Amazing Photographs Of A Giant, Forgotten Collection Of Human Brains

This brain collection from the University of Texas, which effectively disappeared for decades, has been rediscovered and is going to be the subject of a book–as well as an important new site of brain research.

After decades languishing in jars in the closet of an animal lab at the University of Texas, approximately 90 brains removed from mental patients are finally being documented–by a photographer and by college freshmen.


Photographer Adam Voorhes found the collection a few years ago when he came to Dr. Tim Schallert’s lab at UT Austin in search of a brain to help illustrate a Scientific American article. “It was something about ‘protecting your brain’ or ‘barriers for the brain,’” Voorhes told me. ”They wanted to photograph a human brain in like a bell jar or a case or armor. Anything to show a brain being protected.”

Voorhes got the normal brain he needed, and was about to take it back to his studio to photograph, when Dr. Schallert asked if he wanted to see some more abnormal brains. Voorhes described being led through an animal research facility to a storage closet with one wall lined with chemicals, and another wall lined with jars full of brains unlike any he had ever seen before. “Some of them are huge, some of them are really tiny. There was one that had no wrinkles at all,” he said. “I don’t even know how to explain it.”

The brains had been amassed over the course of 30 years by a medical pathologist at the Austin State Hospital, who preserved them after routine autopsies. When they were discovered in the mid-1980s, they were the subject of a high-profile battle, as institutions vied to house and study them. “Harvard Scientists Lose Minds: University of Texas Wins Brain Collection” ran one headline.

Though Texas won out, according to Voorhes the brains appeared largely forgotten, and the medical records associated with them had been lost. The only information that remained were descriptions and dates written on stickers: “Down’s Syndrome 02/10/83,” “Mikrencephalia 05 December 1973” “Hydrocephalus internus May 6, 1970.”

“It took me about 15 minutes to get my head back on straight,” Voorhes said. But once he did, he knew he wanted to photograph them. Dr. Schallert said they needed cleaning and fresh chemicals; Voorhes offered to pay for this in exchange for permission to photograph. Months later, back at Dr. Schallert’s lab for another human brain photo shoot, they sealed the deal for “something like $600,” and over the course of a weekend, Voorhes put on gloves, set up a studio in the brain lab, and carefully made 230 images.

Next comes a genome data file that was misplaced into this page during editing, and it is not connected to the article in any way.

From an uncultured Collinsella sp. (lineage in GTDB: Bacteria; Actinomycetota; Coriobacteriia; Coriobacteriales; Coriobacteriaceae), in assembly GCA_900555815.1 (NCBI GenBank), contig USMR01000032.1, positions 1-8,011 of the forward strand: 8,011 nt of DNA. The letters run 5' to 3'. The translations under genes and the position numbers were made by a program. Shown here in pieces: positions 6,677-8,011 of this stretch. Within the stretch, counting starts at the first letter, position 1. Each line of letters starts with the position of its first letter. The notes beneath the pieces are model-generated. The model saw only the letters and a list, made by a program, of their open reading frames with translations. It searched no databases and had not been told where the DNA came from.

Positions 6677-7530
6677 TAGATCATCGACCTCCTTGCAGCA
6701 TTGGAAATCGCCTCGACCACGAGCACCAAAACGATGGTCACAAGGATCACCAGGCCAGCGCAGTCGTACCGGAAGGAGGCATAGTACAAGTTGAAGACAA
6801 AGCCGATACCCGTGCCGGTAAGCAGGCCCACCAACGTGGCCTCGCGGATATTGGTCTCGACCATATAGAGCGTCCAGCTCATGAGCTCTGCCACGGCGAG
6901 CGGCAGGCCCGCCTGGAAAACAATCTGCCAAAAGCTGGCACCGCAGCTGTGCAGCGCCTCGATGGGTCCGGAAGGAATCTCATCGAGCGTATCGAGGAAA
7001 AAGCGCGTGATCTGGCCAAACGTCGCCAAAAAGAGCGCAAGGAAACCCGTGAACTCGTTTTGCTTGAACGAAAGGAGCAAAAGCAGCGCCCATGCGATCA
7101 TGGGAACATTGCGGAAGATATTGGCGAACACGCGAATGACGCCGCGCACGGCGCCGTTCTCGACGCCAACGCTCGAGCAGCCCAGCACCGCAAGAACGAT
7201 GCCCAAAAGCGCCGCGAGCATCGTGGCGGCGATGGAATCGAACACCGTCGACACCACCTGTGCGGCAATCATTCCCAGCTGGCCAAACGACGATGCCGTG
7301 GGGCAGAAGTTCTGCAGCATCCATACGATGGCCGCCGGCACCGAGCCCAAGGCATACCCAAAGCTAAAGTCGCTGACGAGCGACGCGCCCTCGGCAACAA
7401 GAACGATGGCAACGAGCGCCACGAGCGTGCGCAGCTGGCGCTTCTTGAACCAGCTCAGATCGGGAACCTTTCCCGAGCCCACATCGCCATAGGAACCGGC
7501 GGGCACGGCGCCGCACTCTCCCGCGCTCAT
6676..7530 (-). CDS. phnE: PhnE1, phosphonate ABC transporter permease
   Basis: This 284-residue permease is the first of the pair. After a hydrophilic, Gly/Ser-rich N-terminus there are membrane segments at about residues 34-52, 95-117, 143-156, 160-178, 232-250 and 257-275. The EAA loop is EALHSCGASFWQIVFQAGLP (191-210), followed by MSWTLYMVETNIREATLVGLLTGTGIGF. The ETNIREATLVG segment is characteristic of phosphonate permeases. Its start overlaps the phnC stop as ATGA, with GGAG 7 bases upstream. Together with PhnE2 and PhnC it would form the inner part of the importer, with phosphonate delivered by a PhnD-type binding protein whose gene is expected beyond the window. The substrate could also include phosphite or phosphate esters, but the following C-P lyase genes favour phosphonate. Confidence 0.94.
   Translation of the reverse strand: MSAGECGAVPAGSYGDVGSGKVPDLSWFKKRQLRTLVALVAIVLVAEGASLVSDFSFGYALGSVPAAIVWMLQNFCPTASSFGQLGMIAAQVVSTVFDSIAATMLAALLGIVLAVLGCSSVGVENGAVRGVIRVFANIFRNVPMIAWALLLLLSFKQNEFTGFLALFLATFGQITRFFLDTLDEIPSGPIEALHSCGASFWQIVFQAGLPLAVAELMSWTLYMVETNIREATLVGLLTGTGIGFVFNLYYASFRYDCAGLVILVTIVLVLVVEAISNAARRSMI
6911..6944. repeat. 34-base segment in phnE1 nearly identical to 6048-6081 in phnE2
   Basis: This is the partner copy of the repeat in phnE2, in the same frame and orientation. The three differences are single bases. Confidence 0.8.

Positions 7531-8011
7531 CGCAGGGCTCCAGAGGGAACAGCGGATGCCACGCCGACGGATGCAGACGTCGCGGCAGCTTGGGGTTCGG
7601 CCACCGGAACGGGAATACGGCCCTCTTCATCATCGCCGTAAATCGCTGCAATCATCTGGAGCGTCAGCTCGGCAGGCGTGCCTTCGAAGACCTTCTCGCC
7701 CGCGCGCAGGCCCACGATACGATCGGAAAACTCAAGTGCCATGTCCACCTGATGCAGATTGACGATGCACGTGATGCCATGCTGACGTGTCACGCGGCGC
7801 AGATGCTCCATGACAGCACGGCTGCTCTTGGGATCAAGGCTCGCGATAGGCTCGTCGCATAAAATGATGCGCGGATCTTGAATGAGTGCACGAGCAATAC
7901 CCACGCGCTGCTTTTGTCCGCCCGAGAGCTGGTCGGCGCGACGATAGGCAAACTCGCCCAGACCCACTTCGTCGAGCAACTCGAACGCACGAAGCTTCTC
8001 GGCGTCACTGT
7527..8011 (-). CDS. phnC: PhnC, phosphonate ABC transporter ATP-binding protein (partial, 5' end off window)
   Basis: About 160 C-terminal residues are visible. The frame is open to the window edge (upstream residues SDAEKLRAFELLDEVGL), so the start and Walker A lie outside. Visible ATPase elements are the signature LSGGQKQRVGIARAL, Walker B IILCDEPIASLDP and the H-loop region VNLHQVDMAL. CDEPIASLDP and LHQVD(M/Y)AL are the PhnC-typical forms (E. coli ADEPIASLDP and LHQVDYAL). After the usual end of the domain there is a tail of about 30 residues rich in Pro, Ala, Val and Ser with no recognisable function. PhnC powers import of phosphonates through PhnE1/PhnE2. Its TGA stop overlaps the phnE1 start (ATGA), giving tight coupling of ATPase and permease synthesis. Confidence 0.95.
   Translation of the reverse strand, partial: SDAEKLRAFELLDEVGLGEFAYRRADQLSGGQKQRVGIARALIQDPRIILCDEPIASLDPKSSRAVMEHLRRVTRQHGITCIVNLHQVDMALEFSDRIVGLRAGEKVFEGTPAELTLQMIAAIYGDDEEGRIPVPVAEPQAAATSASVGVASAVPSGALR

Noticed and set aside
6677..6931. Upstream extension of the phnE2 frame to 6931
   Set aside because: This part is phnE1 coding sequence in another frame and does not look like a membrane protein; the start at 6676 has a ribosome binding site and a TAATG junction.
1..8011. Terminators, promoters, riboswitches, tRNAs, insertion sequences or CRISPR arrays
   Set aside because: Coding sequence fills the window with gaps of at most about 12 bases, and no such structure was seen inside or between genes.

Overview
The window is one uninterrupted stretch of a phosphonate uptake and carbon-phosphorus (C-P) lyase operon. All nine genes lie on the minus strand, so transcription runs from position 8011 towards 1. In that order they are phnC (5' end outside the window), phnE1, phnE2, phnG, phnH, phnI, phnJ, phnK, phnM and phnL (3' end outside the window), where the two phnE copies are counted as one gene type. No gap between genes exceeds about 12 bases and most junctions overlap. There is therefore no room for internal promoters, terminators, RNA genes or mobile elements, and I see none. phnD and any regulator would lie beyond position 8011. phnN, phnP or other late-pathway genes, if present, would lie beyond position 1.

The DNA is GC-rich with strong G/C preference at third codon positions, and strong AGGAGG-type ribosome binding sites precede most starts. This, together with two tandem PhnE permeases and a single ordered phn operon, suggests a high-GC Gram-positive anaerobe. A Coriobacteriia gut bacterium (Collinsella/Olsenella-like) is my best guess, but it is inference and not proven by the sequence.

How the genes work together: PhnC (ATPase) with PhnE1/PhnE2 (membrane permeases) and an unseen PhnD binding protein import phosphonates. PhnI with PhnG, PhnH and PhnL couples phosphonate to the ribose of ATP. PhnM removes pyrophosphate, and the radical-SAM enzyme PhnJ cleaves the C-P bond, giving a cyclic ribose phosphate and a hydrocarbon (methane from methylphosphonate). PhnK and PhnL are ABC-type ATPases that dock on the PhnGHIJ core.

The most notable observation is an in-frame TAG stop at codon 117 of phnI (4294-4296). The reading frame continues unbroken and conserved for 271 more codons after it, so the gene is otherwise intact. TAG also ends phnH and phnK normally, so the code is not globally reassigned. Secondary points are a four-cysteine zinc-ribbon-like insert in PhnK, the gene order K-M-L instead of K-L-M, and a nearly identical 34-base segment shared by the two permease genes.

Voorhes is collaborating on a book project that will feature his photographs and the writing of journalist Alex Hannaford.


But another form of documentation began taking place last month: 3-dimensional scans, performed by students in the “brain pathology” stream of the UT’s Freshmen Research Initiative–a program to give first-years a taste of real science. “Some of the reactions were along the lines of ‘Oh wow! ‘Hey cool!'” said Dr. Jeffrey Luci, who manages the imaging center and runs the brain pathology program. “Others were like ‘Oh my god!’”

The students have been doing both magnetic resonance imaging (MRI) as well as diffusion tensor imaging (DTI)–techniques invented in the 1990s, years after the brains’ rediscovery, and usually employed on living subjects. Dr. Luci said some adjustments would be made to that process. “We’re probably just going to go down to Target and get some Tupperware and put the brains in Tupperware and image them in that,” he said. Unlike living brains, these could be scanned for hours without complaint, allowing for detailed scans in three dimensions rather than a series of flat slices. Even without the associated medical files, Dr. Luci said these would provide a useful educational tool.

Dr. Luci expected the project to stretch into the fall, but at least some students have already offered to help out through the summer. “This is like Six Flags for them,” said Dr. Luci. “But,” he added, “research always takes longer than you think it’s going to.”


About the author

Stan Alcorn is a print, radio and video journalist, regularly reporting for WNYC and NPR. He grew up in New Mexico.